Preclinical Optometry Refresher

Subject OPTO90029 (2015)

Note: This is an archived Handbook entry from 2015.

Credit Points: 12.5
Level: 9 (Graduate/Postgraduate)
Dates & Locations:

This subject has the following teaching availabilities in 2015:

Year Long, Parkville - Taught on campus.
Pre-teaching Period Start not applicable
Teaching Period 02-Mar-2015 to 25-Oct-2015
Assessment Period End 20-Nov-2015
Last date to Self-Enrol 13-Mar-2015
Census Date 31-May-2015
Last date to Withdraw without fail 25-Sep-2015

Timetable can be viewed here. For information about these dates, click here.
Time Commitment: Contact Hours: 4 hrs pratical and clinical work per week
Total Time Commitment:

Estimated total time commitment - 144 hours

Study Period Commencement:
Credit Points:
Study Period Commencement:
Credit Points:
Recommended Background Knowledge:


Non Allowed Subjects:


Core Participation Requirements:

For the purposes of considering requests for Reasonable Adjustments under the Disability Standards for Education (Cwth 2005), and Students Experiencing Academic Disadvantage Policy, academic requirements for this subject are articulated in the Subject Description, Subject Objectives, Generic Skills and Assessment Requirements for this entry.

The University is dedicated to provide support to those with special requirements. Further details on the disability support scheme can be found at the Disability Liaison Unit website:


Dr Kwang Cham



Subject Overview:

Note: This subject is only available to students enrolled in the Doctor of Optometry.

Note: Students will only enrol in this subject on the instruction of the O.D. Progress Committee

This subject provides students with the opportunity to maintain the clinical skills developed through the completion of the subject Preclinical Optometry, by providing further practise and training in the optometric procedures for the examination of the eyes and the treatment of visual disorders. On completion of the subject students will be able to investigate patients' visual problems, make a diagnosis and plan an appropriate course of management. Practical sessions will allow students the opportunity to take and record a routine patient history and work up an ocular complaint, complete a comprehensive refractive examination, perform a routine screen to detect overt pathology or visual dysfunction and acquire the skills to examine the health of the eye. In the latter part of semester 2, students will reinforce their practical skills and knowledge and perform routine eye examinations on colleagues and practice patients in a clinical setting.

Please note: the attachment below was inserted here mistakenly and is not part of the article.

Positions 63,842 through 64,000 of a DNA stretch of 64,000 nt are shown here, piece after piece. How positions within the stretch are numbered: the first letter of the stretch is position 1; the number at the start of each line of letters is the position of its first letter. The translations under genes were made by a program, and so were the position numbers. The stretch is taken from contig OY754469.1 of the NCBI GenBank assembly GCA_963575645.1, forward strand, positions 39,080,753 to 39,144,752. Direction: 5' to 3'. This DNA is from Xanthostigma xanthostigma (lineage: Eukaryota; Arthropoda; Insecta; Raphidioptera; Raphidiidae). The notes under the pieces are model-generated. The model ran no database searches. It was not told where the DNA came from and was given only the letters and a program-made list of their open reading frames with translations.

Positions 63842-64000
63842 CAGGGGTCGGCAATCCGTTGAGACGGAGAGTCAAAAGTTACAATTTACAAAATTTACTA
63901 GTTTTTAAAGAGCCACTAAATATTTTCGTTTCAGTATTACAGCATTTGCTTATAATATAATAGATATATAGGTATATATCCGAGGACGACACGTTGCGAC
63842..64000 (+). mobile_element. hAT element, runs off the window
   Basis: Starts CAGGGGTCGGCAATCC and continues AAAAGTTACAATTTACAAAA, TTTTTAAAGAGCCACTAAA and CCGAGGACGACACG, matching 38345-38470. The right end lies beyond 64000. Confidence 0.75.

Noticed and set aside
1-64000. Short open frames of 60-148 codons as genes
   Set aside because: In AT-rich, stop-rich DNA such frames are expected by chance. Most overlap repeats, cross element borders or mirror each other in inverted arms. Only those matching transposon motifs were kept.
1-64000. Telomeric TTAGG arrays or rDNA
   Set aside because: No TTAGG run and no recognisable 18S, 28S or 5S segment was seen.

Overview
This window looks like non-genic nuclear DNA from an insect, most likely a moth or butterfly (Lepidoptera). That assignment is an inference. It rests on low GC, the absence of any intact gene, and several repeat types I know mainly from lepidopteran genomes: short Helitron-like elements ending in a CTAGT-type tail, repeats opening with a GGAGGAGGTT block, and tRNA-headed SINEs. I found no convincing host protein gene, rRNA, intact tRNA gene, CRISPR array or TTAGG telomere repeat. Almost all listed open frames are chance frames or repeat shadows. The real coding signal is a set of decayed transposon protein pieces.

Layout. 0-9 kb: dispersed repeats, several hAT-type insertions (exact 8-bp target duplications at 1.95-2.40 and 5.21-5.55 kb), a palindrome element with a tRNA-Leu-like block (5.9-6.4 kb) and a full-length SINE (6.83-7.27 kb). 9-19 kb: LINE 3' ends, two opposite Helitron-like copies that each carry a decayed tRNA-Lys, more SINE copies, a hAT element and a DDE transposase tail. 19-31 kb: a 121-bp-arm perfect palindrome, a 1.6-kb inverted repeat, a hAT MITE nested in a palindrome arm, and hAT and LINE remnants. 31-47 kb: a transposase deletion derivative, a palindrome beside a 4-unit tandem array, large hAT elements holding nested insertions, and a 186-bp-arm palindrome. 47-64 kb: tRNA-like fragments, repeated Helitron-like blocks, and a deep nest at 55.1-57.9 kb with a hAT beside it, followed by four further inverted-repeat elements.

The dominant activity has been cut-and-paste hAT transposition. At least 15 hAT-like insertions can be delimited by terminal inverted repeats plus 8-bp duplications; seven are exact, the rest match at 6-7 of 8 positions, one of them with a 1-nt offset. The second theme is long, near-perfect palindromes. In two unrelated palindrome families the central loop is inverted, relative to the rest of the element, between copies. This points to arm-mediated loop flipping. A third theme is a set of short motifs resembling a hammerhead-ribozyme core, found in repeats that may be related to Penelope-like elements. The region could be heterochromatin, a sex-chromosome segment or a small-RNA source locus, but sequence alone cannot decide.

Learning Outcomes:

On completion of this subject students should:

  • maintain basic competency in clinical ocular examination, using current best-practice methods, enabling them to assess and the health and visual performance of their patient;
  • maintain developing interpersonal and communication skills, both written and verbal, that allow them to establish relationships with their patients;
  • maintain developing technical skills to proficiently manipulate ophthalmic instruments and equipment;
  • maintain developing skills in problem identification, and applying these to particular problems presented by patients.

Two 45-minute hurdle clinical proficiency exams, one towards the end of each semester; and ongoing clinical assessment of a minimum of 5 routine clinical eye examinations conducted on practise patients during Semester 2. All pieces of assessment are administered on a pass/fail basis and students must pass each component of assessment. Students will be given the opportunity to retake failed components of assessment during semester.

Prescribed Texts: None
Breadth Options:

This subject is not available as a breadth subject.

Fees Information: Subject EFTSL, Level, Discipline & Census Date
Generic Skills:

On completion of this subject students should:

  • have highly developed written and oral communication skills;
  • have the capacity to articulate their knowledge and understanding in written modes of communication;
  • be able to work as part of a team to address a common goal;
  • be able to apply critical thinking and problem solving skills to new problems;
  • be able to incorporate evidence based information into their clinical practice;
  • value the collection and recording of accurate and complete data;
  • have enhanced time management skills, in particular a capacity to manage competing demands on time, and professional focus in clinical practice;
  • be able to keep up to date with the latest innovations;
  • be able to reflect upon and identify deficiencies in their knowledge, and develop strategies to address those deficiencies.

Students should have an approved direct ophthalmoscope and retinoscope, gonioprism, binocular indirect ophthalmoscope, two fundus lenses, white coat, pre-focused pen torch or transilluminator, inter-pupillary rule, cover paddle, and a set of four flippers (lenses and prisms). Students are strongly advised to purchase their own equipment, which they will continue to use during their course and after graduation. However, those students who do not have their own equipment will be able to borrow equipment for classes. Students are required to conform to prescribed dress and conduct requirements when assigned to all clinical duties with patients.

Related Course(s): Doctor of Optometry

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